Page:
Given the function f(x) = x^4 - 5x + 2 . Which of the following is the slope when x=2?
a. 22
b. 7
c. 28
d. -28
PLEASE HELP

- anonymous

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- DebbieG

Do you know how to take the derivative of f(x)?

- DebbieG

You just need to take the derivative, then plug x=2 into the derivative. that gives you the slope of the graph at x=2.

- anonymous

@DebbieG hello when i plugged x into the equation i got an answer of 4 which isnt one of the choices so im messing up somewhere

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## More answers

- DebbieG

What did you plug x=2 into? You said "the equation"... you aren't supposed to plug x=2 into f(x) (that just gives you f(2)). (I'm not sure if that's what you did though, because f(2) is not =4).
You need to first take the derivative of the f(x). Did you do that? What did you get?

- DebbieG

\[f\prime(x) = \frac{ d }{ dx } (x^4 - 5x + 2)\]

- DebbieG

Given that you are expected to know how to do this problem, I'm assuming that you've covered derivatives, at least for this type of function?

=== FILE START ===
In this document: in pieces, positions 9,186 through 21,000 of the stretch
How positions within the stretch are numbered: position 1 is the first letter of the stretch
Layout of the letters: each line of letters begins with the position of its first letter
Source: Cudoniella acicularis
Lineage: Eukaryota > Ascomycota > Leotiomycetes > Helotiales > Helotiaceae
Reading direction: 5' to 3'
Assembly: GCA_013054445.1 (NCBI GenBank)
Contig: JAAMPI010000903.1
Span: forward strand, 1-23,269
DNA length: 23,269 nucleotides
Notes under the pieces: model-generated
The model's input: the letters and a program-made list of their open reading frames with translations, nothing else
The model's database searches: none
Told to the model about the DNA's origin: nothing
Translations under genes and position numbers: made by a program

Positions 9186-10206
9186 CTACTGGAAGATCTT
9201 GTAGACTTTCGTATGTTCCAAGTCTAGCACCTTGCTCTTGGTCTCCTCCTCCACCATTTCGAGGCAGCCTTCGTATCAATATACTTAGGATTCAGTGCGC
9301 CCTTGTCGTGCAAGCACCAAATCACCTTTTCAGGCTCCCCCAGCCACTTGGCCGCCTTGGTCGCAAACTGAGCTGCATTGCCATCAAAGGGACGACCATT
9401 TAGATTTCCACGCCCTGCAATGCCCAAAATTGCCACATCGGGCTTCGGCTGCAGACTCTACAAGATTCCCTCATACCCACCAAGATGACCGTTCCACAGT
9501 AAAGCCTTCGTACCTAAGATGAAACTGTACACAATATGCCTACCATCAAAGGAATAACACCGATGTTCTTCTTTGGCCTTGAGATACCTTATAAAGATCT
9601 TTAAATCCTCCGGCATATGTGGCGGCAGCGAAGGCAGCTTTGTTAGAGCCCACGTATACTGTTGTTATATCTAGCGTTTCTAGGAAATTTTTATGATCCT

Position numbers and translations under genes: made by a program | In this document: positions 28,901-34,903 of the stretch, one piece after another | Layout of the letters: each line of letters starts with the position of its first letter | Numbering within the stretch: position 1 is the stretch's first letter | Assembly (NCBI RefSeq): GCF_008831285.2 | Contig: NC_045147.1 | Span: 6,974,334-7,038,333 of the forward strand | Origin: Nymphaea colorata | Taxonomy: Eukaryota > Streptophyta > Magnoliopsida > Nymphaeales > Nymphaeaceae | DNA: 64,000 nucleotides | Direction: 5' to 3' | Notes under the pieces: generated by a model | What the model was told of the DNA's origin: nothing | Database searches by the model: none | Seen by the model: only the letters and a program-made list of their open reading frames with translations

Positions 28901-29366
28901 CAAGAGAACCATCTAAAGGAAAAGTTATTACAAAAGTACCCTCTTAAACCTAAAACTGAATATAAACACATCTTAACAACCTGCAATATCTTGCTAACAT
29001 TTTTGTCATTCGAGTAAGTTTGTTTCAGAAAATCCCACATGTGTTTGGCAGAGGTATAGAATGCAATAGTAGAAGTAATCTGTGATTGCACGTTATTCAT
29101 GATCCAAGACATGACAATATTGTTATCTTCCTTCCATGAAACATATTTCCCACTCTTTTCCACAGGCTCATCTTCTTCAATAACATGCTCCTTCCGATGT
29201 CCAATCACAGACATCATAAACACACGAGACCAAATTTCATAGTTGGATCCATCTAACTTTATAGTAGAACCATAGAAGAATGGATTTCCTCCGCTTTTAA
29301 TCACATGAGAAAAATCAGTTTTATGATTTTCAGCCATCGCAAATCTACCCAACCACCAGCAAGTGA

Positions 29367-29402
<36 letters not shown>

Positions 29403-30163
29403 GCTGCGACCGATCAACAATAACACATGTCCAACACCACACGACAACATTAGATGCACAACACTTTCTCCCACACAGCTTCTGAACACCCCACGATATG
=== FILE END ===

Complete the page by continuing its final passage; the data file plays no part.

- anonymous

@DebbieG well this is all new to me we received homework after a class session where all this was introduced including derivatives

- DebbieG

Hey, wait a second... the correct answer isn't there. Are you sure you've given the function correctly?

- DebbieG

is the middle term -5x^2, by chance?

- anonymous

yes its x^4 -5x + 2 thats the whole equation

- DebbieG

It's fine that it's new... you have to start somewhere. :) But it's important that you understand the rules for taking the derivative of a polynomial before you can tackle this problem.

- DebbieG

Well then the answer is not there, but if instead, the function is
\(f(x)=x^4 - 5x^2 + 2\)
then the answer IS there. So I think that's a typo, and we should proceed with that assumption.

- anonymous

@DebbieG okay well can you help me through the steps of solving it please so i can know exactly how the answer was developed

- DebbieG

Now to differentiate any term of a polynomial, e.g., anything that looks like \(5x^8\) or \(-2x^4\) or \(x^2\) --- anything where you have a constant and then a power of x - the rule is simple: